RMA Racing urges all to support Good Friday Appeal
Repair Management Australia Racing’s Race Engineer Brendan Hogan knows first hand the amazing work that the Royal Children’s Hospital performs every day.
His daughter Zoe is almost three months old but in an ideal world, Brendan and his partner Kristy would be waiting another three weeks to meet their baby girl.
Born 15 weeks premature at the Mercy Hospital in Heidelberg, Zoe weighed just 792grams (1lbs. 12oz.) and was soon transferred to the Royal Children’s Hospital’s Butterfly Ward (Newborn Intensive Care Unit) for surgery.
Zoe was diagnosed with gastrointestinal perforation (GP) after medication formed a hole all the way through her bowel, meaning the contents would be able to spill over to the abdominal cavity and cause infection.
“The doctors were concerned that if they stitched up the hole that it wouldn’t heal properly so it was safer to pull the bowel out and then wait until she was bigger to put it back in,” Brendan said.
Although GP only affects 1 in 2,000 to 4,000 births, or between 1% and 5% of neonatal intensive care unit admissions, it is the most common and serious gastrointestinal disorder among hospitalized preterm babies.
Now 12 weeks old and weighing 2.25kilograms (5lbs.), Zoe underwent her second operation to reverse the stoma last Friday.
“She is still recovering from the second operation and has had a nurse looking after her 24 hours a day since she was born, there have sometimes been up to nine doctors in the room,” Brendan said.
Now a long-term resident of the ward, Zoe is called “grandma”, although with constant care and a ventilator helping her to breathe, she should be home in a few weeks.
“All we want is a cordless baby,” Brendan laughs, “The amount of cords, drips and sensors hanging off her makes the V8 Supercar telemetry look primitive.”
With up to 650 babies like Zoe admitted to the Butterfly Ward each year, Repair Management Australia Racing are urging everyone to dig deep this Easter for the Hospital’s Good Friday Appeal.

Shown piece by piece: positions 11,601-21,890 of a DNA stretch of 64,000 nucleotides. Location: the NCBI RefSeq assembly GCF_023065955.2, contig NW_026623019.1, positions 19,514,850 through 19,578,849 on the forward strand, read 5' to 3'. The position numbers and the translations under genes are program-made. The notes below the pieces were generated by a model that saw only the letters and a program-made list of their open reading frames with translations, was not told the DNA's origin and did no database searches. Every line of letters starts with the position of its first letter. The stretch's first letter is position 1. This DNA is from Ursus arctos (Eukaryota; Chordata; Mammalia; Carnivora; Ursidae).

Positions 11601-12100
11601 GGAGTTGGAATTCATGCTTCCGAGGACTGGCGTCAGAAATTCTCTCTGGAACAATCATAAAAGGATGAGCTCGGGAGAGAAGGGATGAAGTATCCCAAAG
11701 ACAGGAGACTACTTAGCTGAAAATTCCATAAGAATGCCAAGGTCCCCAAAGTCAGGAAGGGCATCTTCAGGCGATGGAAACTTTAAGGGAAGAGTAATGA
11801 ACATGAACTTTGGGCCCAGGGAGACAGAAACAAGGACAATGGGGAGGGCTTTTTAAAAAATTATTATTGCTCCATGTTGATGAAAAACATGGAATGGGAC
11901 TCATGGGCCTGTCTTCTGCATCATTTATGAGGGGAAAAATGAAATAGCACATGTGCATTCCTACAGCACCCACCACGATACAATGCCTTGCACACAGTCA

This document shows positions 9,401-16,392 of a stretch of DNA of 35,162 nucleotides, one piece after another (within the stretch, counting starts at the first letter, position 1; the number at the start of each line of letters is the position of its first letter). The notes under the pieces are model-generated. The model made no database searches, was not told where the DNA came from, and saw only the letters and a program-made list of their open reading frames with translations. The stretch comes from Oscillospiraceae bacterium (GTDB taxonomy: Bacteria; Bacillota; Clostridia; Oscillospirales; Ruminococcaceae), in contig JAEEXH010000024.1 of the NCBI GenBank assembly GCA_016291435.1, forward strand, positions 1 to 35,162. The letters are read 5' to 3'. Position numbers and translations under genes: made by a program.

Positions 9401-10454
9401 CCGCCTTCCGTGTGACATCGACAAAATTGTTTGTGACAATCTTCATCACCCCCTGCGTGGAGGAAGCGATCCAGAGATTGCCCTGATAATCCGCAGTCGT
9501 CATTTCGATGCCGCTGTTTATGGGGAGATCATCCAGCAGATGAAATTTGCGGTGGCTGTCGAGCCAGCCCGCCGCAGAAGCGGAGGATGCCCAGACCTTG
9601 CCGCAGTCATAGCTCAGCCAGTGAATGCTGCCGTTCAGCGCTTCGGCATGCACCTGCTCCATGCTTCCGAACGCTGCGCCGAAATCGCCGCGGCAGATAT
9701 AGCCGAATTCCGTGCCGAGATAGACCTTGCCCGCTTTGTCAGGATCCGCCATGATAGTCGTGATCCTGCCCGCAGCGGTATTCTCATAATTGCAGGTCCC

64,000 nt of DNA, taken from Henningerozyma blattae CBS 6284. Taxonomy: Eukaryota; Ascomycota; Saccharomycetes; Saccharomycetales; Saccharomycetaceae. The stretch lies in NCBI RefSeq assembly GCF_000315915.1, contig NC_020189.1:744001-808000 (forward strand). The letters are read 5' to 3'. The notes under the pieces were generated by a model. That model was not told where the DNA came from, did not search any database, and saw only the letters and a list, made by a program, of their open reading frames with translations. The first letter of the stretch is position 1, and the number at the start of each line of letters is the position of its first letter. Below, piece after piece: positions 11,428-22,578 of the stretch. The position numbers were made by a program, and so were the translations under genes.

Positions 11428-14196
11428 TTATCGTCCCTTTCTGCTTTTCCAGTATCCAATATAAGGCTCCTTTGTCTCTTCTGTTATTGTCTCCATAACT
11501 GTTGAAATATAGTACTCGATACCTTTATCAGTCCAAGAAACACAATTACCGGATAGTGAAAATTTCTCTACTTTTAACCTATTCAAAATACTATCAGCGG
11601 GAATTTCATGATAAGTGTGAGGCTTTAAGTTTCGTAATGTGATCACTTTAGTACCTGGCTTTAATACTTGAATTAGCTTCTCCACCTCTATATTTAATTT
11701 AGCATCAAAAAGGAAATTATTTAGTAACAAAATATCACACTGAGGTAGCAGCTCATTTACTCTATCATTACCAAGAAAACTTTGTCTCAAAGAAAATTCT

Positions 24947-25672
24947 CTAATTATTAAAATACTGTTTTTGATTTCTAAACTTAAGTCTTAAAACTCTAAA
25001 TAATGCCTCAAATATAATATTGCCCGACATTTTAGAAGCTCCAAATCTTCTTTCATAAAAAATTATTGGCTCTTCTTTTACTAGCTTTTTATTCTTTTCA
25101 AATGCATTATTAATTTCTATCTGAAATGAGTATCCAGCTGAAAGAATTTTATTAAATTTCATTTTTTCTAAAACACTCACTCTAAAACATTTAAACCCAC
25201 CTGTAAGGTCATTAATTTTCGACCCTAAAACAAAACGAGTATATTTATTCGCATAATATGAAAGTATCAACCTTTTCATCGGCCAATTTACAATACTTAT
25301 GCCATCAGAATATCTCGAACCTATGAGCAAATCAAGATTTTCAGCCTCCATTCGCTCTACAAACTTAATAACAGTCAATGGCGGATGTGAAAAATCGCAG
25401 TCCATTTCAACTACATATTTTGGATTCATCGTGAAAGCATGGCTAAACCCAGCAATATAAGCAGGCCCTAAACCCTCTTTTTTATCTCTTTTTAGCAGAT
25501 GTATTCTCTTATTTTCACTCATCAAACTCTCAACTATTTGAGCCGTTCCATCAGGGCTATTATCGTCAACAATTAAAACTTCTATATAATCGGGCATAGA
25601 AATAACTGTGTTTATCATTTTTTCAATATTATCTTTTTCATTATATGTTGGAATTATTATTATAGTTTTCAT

“You don’t appreciate how good our health care system is until you have to lean on it, the doctors and nurses at the Royal Children’s have been phenomenal and we can’t thank them enough for their expertise and support,” Brendan said.
“You don’t realize all the support networks for families that are available, including the Ronald McDonald House who have put us up for the last three months so we can be close to Zoe.”
Driver of the #23 Commodore, Russell Ingall is the proud father to Sasha and Jaz and knows just how important your family’s health is.
“Over the last few months seeing what my engineer Brendan has had to juggle with the race team and also a new born that has been doing it tough, the incredible thing I’ve seen is the fantastic work that the doctors and nurses have been doing for Zoe and making lives for parents in similar situations a hell of a lot easier,” Ingall said.
“Definitely some of the events that have been happening over the last week are absolutely trivial compared to what Brendan and his wife have had to endure.”
The Royal Children’s Hospital’s Good Friday Appeal is this Friday and will be broadcast live across Victoria on Channel 7.
Donations to the Appeal are for the benefit of the Hospital and raise much needed funds for equipment, research and education to support the work of The Royal Children’s Hospital.
To make a donation call (03) 9292 1166 or go to https://www.